[WATERHOUSE, Richard E.]: SLAUGHTER, R.F.
[Autograph Document, Signed, Regarding Testimony in the Murder Case of Richard E. Waterhouse of San Augustine, Texas].
[San Augustine, TX: c. 1863]. pp. Folio sheets. Three horizontal folds, some soiling and staining.
Murder in Texas during the Civil War.
A detailed, closely-written report concerning the testimony of three suspects in the murder of Richard E. Waterhouse in San Augustine, Texas in 1863. Waterhouse was a Seminole War and Mexican-American War veteran who ascended to the rank of colonel in Tennessee before moving his family to East Texas in 1849, where he opened a general store and speculated in real estate. In 1859, Waterhouse was elected to the Texas State Legislature as the representative from San Augustine County. He was one of the wealthy citizens of the town, a fact that seemed to be widely known, and ultimately fatal for the colonel. On the night of Dec. 31, 1863, his store was robbed and Waterhouse was murdered after sustaining a sharp blow to the head from a "hand axe or hatchet." This document is a detailed summation of the events surrounding the robbery and murder of Colonel Waterhouse, naming the suspects, Malvin Houston, H.M. Kinsey, and William M. Everett, and consisting of testimony given by the men, as well as Everett's wife, who was implicated in the crime alongside her husband. It was written by an R.F. Slaughter, presumably an official with the Committee of Safety for San Augustine County, before whom the suspects appeared and gave statements which appear in summary form here. The suspects' testimony includes motives for the killing, namely that Waterhouse was thought to have as much as $100,000 in cash in his store. Kinsey is reported to have said that Waterhouse earned the money "by extortion, & swindling the community." Ultimately, the thieves got away with about $15,000, which they divided amongst themselves before being apprehended. Of course, the responsibility for the murder of Waterhouse is unclear from the testimony, as Everett blames Houston, then Houston blames Everett, a classic example of honor among thieves. As far as the public record is concerned, the murder of Waterhouse remains unsolved, though in the closing line of this document, it is written that the Committee of Safety "discharged Kinsey by a very close vote!" The question remains whether Houston or Everett was responsible for the murder of Colonel Waterhouse, or if it was in fact Kinsey, as both Houston and Everett initially testified. A fascinating legal document from an ultimately unsolved East Texas murder case.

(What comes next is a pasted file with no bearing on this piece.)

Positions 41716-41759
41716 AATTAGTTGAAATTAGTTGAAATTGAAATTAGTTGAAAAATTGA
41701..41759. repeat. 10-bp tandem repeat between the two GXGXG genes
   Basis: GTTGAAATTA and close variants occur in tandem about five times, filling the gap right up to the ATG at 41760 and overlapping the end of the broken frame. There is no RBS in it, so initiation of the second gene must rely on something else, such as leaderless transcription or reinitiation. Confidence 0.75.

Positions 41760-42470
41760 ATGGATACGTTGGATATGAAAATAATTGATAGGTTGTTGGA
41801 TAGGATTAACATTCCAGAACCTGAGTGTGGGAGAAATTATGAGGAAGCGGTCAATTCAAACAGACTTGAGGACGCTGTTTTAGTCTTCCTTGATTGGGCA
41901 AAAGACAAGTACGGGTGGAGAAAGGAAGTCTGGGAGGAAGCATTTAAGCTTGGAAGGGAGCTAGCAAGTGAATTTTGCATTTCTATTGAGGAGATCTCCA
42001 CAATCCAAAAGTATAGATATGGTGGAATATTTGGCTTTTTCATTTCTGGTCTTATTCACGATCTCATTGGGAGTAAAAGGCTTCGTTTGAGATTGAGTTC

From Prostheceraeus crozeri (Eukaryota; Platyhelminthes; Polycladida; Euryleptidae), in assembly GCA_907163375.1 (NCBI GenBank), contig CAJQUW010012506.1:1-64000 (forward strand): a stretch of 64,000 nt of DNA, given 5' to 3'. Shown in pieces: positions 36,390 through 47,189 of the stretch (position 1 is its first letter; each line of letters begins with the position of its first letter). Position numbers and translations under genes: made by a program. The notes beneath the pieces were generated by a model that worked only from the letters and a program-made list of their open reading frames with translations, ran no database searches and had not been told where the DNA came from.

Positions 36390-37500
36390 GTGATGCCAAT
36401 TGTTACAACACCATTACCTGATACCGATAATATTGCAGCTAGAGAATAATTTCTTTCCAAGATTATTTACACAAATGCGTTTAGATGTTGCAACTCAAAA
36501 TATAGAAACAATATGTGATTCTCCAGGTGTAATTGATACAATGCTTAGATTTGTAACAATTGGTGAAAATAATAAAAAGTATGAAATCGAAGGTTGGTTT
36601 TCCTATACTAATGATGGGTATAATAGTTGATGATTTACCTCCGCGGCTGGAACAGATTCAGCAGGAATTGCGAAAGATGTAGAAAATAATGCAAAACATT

George Louis Crocket, Two Centuries in East Texas (Dallas: Southwest Press, 1932).